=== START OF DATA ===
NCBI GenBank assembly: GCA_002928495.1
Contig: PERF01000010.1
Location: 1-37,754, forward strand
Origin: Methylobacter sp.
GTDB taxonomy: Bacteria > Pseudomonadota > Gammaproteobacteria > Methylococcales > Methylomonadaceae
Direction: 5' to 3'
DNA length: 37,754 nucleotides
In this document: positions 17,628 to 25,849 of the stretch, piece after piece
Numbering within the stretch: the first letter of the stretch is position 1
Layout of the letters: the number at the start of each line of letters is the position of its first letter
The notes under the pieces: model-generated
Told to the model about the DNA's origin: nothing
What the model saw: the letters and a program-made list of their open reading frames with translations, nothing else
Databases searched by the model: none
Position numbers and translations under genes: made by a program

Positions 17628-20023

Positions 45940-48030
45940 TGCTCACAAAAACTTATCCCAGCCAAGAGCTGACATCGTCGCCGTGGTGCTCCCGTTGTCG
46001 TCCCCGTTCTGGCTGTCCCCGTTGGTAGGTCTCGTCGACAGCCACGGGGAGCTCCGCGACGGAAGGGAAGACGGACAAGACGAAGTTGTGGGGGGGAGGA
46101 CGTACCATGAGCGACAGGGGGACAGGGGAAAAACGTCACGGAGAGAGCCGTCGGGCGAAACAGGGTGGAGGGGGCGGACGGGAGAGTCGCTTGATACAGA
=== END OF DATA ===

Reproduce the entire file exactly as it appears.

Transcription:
NCBI GenBank assembly: GCA_002928495.1
Contig: PERF01000010.1
Location: 1-37,754, forward strand
Origin: Methylobacter sp.
GTDB taxonomy: Bacteria > Pseudomonadota > Gammaproteobacteria > Methylococcales > Methylomonadaceae
Direction: 5' to 3'
DNA length: 37,754 nucleotides
In this document: positions 17,628 to 25,849 of the stretch, piece after piece
Numbering within the stretch: the first letter of the stretch is position 1
Layout of the letters: the number at the start of each line of letters is the position of its first letter
The notes under the pieces: model-generated
Told to the model about the DNA's origin: nothing
What the model saw: the letters and a program-made list of their open reading frames with translations, nothing else
Databases searched by the model: none
Position numbers and translations under genes: made by a program

Positions 17628-20023

Positions 45940-48030
45940 TGCTCACAAAAACTTATCCCAGCCAAGAGCTGACATCGTCGCCGTGGTGCTCCCGTTGTCG
46001 TCCCCGTTCTGGCTGTCCCCGTTGGTAGGTCTCGTCGACAGCCACGGGGAGCTCCGCGACGGAAGGGAAGACGGACAAGACGAAGTTGTGGGGGGGAGGA
46101 CGTACCATGAGCGACAGGGGGACAGGGGAAAAACGTCACGGAGAGAGCCGTCGGGCGAAACAGGGTGGAGGGGGCGGACGGGAGAGTCGCTTGATACAGA